Manual transmissions are less common these days, but they can still strike fear in a new driver’s heart — or bring joy to an enthusiast.

Few things can strike fear into a new driver’s heart, or joy to an enthusiast, like seeing the three pedals that indicate a manual transmission. While the “stick shift” was once the only type offered, the popularity of the automatic transmission has made the manual a relatively rarity.

Today, manual transmissions are mostly found on performance vehicles – although many of those are switching to automatics now – or on the base trims of some entry-level cars for the lowest-possible advertised price.

As its name suggests, the transmission transmits power from the engine on its way to the wheels. The engine’s heavy central crankshaft spins to provide this power, its speed measured in revolutions per minute or “rpm,” but drivers need a wider range of vehicle speeds than the engine’s spinning motion can supply. The transmission’s gears amplify the engine’s power for acceleration, or reduce its rpm at highway speeds so the engine isn’t overworked. Unlike with an automatic, it’s up to the driver to determine when to shift to the appropriate gear. Transmissions are complicated, and this is just a simple overview of how they work.

A modern manual transmission typically contains five or six gear ratios, commonly called speeds, as in a six-speed transmission (reverse and neutral aren’t included in that number). Inside the transmission, an input shaft is connected with the engine, which turns the shaft; while an output shaft sends its spinning motion toward the vehicle’s wheels to turn them. The input shaft’s power drives a set of gears, called the counter shaft gears. These are meshed with the output shaft gears, causing them to turn as well.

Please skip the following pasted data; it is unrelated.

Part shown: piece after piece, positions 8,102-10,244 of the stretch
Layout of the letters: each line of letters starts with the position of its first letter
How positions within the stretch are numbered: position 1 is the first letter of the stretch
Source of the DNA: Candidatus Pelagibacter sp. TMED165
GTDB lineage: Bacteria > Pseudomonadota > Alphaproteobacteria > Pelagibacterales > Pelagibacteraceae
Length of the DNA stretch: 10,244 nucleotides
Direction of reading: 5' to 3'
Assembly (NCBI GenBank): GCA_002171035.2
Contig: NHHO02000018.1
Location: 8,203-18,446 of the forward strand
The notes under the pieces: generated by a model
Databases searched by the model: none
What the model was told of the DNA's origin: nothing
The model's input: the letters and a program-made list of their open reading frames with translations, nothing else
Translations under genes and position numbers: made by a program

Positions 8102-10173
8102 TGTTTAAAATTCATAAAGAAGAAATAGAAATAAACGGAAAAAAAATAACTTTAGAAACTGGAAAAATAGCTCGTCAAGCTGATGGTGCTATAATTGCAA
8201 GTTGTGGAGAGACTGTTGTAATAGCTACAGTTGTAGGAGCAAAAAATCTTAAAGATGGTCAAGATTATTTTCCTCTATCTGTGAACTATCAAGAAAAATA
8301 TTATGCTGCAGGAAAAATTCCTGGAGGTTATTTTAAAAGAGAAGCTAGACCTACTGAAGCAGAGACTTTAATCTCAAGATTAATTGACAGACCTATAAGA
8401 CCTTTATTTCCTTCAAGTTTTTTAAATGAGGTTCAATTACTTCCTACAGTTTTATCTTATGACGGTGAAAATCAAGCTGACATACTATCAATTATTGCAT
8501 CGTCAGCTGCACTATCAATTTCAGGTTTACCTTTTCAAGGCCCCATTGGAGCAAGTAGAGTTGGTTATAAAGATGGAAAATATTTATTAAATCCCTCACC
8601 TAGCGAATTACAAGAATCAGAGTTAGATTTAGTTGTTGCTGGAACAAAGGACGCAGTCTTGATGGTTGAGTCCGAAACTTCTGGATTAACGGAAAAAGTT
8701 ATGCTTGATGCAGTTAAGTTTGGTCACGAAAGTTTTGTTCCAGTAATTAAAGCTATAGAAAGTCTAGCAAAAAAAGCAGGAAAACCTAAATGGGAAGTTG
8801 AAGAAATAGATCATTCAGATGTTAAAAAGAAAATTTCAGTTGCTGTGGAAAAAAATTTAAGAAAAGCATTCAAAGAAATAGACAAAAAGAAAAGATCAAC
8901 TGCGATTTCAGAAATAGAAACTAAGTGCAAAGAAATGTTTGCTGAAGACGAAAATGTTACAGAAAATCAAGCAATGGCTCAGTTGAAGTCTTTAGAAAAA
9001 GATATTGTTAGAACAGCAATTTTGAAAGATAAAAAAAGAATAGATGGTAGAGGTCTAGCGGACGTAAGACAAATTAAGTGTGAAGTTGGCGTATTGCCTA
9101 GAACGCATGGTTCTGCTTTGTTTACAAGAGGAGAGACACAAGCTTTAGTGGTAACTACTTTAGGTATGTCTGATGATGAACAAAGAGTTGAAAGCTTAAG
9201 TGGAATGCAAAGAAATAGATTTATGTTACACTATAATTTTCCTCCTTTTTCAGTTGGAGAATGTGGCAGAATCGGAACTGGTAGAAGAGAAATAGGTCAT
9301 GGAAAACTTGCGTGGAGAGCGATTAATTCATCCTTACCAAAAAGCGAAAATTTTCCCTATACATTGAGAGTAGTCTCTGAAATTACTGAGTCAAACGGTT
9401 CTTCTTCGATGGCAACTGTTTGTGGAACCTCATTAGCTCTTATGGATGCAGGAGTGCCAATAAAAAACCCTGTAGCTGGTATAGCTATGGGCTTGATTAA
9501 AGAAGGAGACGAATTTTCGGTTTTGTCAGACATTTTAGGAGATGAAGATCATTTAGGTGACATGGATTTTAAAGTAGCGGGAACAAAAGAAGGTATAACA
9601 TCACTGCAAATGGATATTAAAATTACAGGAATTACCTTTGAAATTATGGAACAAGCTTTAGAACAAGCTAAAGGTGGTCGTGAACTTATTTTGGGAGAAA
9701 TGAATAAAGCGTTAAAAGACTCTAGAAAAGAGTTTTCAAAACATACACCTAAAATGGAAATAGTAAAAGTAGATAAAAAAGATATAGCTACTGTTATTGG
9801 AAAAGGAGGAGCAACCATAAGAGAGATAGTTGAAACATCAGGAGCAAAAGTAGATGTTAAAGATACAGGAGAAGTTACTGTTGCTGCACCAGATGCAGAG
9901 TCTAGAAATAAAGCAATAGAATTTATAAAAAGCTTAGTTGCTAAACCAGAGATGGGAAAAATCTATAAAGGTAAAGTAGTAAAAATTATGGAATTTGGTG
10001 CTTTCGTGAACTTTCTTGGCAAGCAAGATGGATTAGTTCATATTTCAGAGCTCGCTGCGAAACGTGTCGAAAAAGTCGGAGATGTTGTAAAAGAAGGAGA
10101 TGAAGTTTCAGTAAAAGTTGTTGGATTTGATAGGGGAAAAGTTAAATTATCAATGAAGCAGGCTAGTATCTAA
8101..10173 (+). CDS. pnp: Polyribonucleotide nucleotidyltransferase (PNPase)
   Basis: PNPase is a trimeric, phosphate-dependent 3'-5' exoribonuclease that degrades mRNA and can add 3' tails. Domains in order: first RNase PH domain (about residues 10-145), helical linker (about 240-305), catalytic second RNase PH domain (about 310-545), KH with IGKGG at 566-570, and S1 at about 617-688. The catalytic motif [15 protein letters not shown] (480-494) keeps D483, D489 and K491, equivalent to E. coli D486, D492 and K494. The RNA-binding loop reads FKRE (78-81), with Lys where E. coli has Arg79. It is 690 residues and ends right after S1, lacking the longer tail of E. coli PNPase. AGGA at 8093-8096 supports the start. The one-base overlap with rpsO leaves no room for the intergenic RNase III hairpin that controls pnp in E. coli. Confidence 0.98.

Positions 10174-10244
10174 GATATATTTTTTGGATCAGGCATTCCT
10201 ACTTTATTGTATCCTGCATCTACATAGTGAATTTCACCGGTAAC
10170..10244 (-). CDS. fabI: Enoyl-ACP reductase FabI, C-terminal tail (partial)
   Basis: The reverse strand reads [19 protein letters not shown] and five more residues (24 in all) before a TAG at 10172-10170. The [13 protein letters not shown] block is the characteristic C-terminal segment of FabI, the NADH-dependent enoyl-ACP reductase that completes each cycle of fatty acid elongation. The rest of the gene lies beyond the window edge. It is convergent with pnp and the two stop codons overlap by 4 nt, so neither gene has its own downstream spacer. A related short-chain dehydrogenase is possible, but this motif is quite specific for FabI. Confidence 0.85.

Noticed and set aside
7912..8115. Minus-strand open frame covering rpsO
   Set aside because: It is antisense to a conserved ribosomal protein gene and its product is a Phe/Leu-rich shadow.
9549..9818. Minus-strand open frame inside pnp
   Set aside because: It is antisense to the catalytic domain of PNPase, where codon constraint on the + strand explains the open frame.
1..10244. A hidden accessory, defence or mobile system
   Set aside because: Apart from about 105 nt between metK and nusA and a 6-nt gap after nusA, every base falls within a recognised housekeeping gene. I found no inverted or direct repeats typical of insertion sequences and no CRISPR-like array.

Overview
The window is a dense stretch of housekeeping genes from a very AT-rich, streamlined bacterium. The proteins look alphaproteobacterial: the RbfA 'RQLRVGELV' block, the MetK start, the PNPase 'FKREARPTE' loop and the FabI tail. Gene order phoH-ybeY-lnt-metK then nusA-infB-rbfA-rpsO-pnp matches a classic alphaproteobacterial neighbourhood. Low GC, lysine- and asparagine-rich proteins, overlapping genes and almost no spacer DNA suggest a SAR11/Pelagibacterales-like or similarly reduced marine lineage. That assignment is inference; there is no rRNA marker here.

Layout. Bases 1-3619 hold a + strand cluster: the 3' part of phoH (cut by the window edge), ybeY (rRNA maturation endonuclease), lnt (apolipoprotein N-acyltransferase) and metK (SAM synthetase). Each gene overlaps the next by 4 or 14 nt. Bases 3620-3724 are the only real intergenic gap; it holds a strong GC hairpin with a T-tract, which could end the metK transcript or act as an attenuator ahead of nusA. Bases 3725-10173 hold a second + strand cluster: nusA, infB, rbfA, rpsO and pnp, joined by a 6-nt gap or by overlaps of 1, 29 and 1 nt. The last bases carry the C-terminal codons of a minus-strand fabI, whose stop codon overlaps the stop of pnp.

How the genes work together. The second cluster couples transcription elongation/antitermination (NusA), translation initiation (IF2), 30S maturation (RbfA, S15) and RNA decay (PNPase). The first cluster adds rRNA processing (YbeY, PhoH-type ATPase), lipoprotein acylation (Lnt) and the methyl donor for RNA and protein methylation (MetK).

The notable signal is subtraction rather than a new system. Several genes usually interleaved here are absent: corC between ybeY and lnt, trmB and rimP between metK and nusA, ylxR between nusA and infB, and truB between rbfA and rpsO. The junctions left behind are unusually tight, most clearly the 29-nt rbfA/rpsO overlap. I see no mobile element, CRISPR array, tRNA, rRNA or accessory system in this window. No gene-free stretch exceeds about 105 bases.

The size difference between the counter shaft gear and its corresponding output shaft gear determines how your vehicle drives. In first gear, a smaller gear drives a larger one, giving the torque needed to accelerate from a stop. At higher speeds, the two gears may be the same size, or a larger gear drives a smaller one, so the vehicle travels at faster speeds while the engine’s speed remains relatively low. You can see this on the tachometer: as you press the throttle, the engine’s rpm rises, but when you shift up to the next gear, the rpm falls.